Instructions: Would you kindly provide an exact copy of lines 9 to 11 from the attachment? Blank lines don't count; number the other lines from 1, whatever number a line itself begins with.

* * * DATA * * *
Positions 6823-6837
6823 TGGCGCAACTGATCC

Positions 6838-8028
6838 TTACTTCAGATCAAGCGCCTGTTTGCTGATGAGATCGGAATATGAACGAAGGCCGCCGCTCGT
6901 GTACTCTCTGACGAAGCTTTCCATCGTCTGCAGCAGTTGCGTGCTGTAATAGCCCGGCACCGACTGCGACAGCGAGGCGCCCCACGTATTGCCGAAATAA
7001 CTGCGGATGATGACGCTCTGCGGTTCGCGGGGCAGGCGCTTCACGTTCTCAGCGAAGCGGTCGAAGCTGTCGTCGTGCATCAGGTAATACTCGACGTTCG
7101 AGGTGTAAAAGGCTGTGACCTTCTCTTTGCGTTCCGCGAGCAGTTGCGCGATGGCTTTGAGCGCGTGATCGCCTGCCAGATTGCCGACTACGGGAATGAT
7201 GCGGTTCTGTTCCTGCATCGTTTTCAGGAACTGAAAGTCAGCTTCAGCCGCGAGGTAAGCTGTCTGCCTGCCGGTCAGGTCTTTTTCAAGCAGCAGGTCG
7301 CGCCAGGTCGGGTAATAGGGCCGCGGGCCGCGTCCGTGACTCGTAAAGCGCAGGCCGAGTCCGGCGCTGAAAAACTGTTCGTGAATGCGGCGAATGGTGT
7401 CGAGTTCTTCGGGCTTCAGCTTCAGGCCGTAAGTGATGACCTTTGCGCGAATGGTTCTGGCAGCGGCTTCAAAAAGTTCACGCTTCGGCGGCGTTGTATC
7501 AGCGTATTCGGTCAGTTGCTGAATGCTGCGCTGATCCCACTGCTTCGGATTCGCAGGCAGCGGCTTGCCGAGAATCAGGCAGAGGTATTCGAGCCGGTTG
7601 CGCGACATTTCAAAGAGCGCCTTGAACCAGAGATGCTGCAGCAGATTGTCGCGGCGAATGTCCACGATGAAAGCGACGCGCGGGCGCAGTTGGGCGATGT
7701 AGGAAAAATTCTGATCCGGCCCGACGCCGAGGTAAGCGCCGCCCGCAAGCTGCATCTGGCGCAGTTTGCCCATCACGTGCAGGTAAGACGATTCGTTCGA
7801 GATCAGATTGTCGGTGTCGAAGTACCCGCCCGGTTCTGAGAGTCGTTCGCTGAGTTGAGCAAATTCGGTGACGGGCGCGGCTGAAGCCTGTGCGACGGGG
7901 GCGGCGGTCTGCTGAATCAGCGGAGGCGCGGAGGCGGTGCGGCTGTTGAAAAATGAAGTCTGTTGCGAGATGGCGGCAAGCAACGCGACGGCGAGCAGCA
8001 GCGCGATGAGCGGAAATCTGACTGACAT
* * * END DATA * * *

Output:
7301 CGCCAGGTCGGGTAATAGGGCCGCGGGCCGCGTCCGTGACTCGTAAAGCGCAGGCCGAGTCCGGCGCTGAAAAACTGTTCGTGAATGCGGCGAATGGTGT
7401 CGAGTTCTTCGGGCTTCAGCTTCAGGCCGTAAGTGATGACCTTTGCGCGAATGGTTCTGGCAGCGGCTTCAAAAAGTTCACGCTTCGGCGGCGTTGTATC
7501 AGCGTATTCGGTCAGTTGCTGAATGCTGCGCTGATCCCACTGCTTCGGATTCGCAGGCAGCGGCTTGCCGAGAATCAGGCAGAGGTATTCGAGCCGGTTG